Films are increasingly being set in small towns and cities in an attempt to tell the tale of the “common man”, their hardships, their mentality, their dreams etc. But it is the treatment of a topic that shapes the final product. It is not enough to pick a liberal, modern idea and show the characters whole-heartedly embracing it as most probably that won’t happen with the common man in the real world. 

Mimi is yet another offering that purports to bring forth tales from small towns & cities but unfortunately doesn’t quite deliver. The film has impeccable actors who possess magic but all their tricks fail as they face the brunt of the writing and treatment

Mimi, played by Kriti Sanon, is from a small town in Rajasthan who declares to a wall covered with film actresses’ posters that once she arrives in Bombay, everyone will be out of work. 

The film tells the tale of a childless American couple looking for a surrogate in India and to their luck, their driver Bhanu (Pankaj Tripathi) becomes their “broker”. They chance upon Mimi who is a dancer at a restaurant and Mimi agrees, her eyes on the money they have promised which will help her move to Mumbai and pursue her starry dreams.

Following a last minute ditching by the American couple, Bhanu, Mimi and her friend Shama (Sai Tamhankar) become associates in a new ploy as a pregnant Mimi now has to enter her own house and tackle her parents. Manoj Pahwa and Supriya Pathak, who play the parents, are disappointed and hurt but soon turn out to be rather progressive regarding Mimi’s lie that she and Bhanu are married and she is pregnant with his child. And similar is the case with the whole town. However the progressiveness that is exhibited seems very unlike the real world. But as it happens, lies are bound to unravel and what happens next forms the rest of the story.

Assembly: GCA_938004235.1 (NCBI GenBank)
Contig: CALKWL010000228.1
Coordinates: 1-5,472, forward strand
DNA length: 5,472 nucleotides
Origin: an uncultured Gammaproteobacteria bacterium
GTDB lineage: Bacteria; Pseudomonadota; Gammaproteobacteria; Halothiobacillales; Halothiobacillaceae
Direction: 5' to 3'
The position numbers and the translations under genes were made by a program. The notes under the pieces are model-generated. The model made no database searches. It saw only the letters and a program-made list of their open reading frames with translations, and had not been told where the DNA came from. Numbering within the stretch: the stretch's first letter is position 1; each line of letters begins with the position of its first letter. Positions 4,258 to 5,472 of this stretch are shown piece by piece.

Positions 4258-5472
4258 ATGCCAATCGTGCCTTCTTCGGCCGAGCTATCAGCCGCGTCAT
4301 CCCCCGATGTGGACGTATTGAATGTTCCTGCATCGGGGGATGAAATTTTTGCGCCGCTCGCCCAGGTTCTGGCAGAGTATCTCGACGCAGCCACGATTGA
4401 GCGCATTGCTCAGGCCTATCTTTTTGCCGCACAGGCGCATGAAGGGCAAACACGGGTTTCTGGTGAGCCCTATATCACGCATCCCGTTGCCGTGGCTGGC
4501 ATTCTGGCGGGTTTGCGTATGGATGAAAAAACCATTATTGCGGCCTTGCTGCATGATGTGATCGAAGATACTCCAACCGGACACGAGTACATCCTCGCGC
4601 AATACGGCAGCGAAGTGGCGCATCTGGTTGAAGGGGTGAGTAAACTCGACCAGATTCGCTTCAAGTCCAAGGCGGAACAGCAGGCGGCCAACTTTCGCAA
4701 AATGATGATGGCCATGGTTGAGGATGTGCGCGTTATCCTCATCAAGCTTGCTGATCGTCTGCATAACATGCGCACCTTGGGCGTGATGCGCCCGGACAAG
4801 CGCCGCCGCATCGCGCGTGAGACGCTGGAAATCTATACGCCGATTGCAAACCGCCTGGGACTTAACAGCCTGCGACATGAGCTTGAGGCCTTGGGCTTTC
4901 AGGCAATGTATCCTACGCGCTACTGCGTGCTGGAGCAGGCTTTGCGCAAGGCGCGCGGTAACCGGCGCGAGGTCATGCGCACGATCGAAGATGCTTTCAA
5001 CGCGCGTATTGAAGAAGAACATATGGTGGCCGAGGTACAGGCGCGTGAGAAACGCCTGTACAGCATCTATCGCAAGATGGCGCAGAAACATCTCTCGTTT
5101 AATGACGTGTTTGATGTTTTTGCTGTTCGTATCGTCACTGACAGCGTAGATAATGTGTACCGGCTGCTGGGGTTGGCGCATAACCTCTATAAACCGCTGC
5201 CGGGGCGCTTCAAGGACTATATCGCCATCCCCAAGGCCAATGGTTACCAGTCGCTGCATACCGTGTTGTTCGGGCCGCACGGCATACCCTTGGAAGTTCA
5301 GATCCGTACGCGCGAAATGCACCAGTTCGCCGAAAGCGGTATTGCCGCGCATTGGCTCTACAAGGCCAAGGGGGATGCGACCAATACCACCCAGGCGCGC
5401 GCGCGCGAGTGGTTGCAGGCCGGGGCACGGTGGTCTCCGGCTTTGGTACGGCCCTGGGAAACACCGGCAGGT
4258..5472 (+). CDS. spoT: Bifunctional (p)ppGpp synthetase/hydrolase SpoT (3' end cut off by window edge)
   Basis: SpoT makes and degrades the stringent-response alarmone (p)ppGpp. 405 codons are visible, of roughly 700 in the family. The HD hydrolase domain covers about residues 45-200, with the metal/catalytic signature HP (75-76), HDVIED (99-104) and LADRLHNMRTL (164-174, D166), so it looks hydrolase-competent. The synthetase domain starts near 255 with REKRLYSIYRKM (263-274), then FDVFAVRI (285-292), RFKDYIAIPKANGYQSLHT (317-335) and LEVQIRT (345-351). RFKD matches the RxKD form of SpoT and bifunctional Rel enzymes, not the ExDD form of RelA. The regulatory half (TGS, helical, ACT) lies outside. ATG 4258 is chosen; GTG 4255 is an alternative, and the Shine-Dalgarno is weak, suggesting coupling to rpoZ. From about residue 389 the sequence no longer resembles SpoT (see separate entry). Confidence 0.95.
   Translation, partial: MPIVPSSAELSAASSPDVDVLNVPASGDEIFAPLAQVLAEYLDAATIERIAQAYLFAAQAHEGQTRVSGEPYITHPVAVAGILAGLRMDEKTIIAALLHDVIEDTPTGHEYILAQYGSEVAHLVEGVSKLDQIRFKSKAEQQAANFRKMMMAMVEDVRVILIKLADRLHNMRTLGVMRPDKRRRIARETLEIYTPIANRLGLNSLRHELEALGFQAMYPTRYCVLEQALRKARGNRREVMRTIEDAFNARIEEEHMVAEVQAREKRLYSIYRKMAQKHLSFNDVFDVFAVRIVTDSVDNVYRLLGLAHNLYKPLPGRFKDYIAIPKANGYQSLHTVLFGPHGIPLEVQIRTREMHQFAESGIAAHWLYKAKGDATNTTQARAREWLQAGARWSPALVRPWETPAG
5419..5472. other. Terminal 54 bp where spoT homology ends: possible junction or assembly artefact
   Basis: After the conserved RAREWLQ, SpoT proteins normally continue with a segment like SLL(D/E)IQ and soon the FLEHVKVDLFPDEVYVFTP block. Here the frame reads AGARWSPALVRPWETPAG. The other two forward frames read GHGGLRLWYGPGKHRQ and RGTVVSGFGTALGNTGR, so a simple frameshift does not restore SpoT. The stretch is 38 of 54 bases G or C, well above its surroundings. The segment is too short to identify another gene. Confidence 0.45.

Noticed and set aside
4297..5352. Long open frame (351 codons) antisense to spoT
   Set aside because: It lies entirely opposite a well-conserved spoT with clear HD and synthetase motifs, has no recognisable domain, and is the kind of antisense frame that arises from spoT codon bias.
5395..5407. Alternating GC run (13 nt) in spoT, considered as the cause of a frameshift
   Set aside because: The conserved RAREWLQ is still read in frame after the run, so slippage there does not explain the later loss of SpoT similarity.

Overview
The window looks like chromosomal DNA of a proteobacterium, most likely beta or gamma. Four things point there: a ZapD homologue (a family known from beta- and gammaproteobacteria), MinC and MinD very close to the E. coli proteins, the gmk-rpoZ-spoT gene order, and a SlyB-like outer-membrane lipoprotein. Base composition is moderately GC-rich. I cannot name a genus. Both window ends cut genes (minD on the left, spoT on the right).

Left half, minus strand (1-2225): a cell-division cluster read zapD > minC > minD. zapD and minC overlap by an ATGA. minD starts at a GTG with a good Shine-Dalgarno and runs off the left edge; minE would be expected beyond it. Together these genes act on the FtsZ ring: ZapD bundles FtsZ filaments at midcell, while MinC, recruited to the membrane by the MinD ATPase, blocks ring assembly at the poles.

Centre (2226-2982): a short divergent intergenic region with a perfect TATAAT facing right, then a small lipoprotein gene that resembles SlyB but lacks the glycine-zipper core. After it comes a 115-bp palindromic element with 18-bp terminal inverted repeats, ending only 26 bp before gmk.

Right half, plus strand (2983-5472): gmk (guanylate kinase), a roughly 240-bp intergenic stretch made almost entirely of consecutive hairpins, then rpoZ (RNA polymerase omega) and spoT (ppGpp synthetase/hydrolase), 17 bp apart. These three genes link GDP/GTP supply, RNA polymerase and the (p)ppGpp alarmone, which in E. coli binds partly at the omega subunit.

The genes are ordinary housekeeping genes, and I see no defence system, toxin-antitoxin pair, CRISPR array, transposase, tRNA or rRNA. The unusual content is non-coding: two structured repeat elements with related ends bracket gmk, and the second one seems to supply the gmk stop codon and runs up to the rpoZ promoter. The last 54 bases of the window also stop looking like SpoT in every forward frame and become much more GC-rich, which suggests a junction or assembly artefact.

Lest we forget that this is supposed to be a comedy, several unnecessary, inappropriate & cringe worthy WhatsApp forward like metaphors are used for surrogacy. Even actors with great comedic timing like Pankaj Tripathi, Manoj Pahwa & Supriya Pathak are unable to make them funny. The only thing Rajasthani about Sanon happens to be the wavy hair, tanned highlights and the kohl-lined eyes, while the accent comes across as exactly that – an accent – instead of seeming natural. 

This is Laxman Utekar’s second collaboration with Sanon after Luka Chuppi and although the subject matter on paper for this one is much stronger than the one before, it’s not something that will pull you in and empathise with the characters.

Mimi, which was released ahead of its schedule due to an online leak, is now streaming on Netflix.


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